The Art of Positive Presentation

… For Prezis, Interviews, Team Calls, and more!

By Blake Marggraff

Note: These thoughts and stories, and whatever messages or lessons they may convey, are not limited to the experiences of University Innovation Fellows. Perhaps one of the most significant strengths of the Fellows program is its ability to quite accurately simulate student entrepreneurship; the two terms are not mutually exclusive!

Before we dive into these useful and immediately applicable tips, I’d like to point out an intentional wording choice: I use “presentation” instead of “communication.” I believe that communication, while often benefiting from a positive style, need not be constantly soaked with positivity as so many self-help experts would have you believe. Presenting, on the other hand, almost universally occurs in order to promote an idea, convert an observer, or express a point of view.

With this in mind, let’s dive into some simple, helpful pointers that you can apply right after reading! Woohoo!


?????????????????????????????????????????????????????????????????????????????????????????????????????????????This is nothing groundbreaking, but wording during verbal presentation has a tremendous bearing on how the presentation is received. Almost always, positive words and phrases foster the strongest connection and, thus, greatest bandwidth between presenter and audience. I break down my thought process before and during a presentation into three discrete parts:

Part 1: Pick your notch. Are you going for ultra-peppy, or subtly enthused? No need to figure out which words you’re specifically going to use; just decide and internalize the right level of positivity.

Part 2: Avoid “downer” words. Following is the simplest chart in the world. When you’re about to use a word or phrase from the left, try, just try, swapping it out with its positive relative on the right.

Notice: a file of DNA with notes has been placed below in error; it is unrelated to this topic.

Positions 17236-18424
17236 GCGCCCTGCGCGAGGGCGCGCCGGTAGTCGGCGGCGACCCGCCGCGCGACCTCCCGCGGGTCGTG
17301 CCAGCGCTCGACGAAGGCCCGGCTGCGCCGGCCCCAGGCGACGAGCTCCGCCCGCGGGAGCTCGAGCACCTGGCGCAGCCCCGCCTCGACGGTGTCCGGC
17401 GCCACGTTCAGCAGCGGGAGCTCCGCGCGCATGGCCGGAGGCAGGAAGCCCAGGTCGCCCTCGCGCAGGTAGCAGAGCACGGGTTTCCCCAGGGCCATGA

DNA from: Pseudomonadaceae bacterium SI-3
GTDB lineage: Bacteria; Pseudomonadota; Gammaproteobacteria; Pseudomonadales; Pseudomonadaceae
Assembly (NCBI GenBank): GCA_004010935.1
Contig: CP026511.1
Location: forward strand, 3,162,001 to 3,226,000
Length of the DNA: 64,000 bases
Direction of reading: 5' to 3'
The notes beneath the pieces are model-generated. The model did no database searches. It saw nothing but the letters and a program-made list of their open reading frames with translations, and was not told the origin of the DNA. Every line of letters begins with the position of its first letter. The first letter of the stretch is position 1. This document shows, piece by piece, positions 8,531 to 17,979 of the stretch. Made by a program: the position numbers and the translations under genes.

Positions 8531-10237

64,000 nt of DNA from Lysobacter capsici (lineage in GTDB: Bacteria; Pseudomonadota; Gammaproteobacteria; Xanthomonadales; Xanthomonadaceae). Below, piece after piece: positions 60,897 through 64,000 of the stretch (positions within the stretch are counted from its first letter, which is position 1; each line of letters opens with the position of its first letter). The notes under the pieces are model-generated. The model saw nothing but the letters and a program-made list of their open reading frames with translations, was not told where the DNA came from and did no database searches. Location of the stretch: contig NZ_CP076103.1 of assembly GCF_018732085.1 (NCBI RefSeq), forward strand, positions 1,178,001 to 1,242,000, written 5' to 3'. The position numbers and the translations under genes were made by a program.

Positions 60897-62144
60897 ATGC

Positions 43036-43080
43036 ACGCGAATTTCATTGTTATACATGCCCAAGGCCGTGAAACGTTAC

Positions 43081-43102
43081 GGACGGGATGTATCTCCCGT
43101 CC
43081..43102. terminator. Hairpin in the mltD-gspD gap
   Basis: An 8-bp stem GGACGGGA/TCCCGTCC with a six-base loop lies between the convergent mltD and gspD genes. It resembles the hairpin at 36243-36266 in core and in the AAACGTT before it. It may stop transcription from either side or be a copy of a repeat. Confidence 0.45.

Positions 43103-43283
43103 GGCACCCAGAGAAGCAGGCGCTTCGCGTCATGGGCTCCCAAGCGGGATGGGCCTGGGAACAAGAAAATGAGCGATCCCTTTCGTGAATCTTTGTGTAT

Negative “downer” words

Positive “friendly” words











Sure, there are plenty of cases where “however” is harmless and “theirs” is requisite, although I would surmise that such cases aren’t as frequent as you suspect. In short, the friendlier the wording, the warmer (and more successful) the presentation.

Part 3: Use the appropriate level of complexity. Sometimes, as you might guess, my complexity of communication (oh, okay, “wordiness”) can get away from me. While this might not be something everyone keeps in mind, I always remind myself to stick with a professional, but not intimidating, speaking style. Needless to say, this style varies from one audience to another, although once my sentences begin to fade into short essays, I know it’s time to reign myself in.

Body Language

Part 1: Mirror your audience. Most readers will recognize the technique of mirroring, in which one communicating party acts and speaks similarly to his or her audience. Did you know that you can do the same thing during phone calls, video conferences, and real-life presentations? The trick is understanding that mirroring works both ways, such that if you “mirror” a desired reflection, the observer will likely begin to “reflect” that action! This is my favorite way to involve bored, zoned-out audience members. I once transformed a student in the fourth row from a half-asleep zombie to an edge-of-his-seat audience member, just by making eye contact, smiling broadly, raising my eyebrows, and leaning further forward myself! (Good thing I wasn’t too close to the edge of the stage…)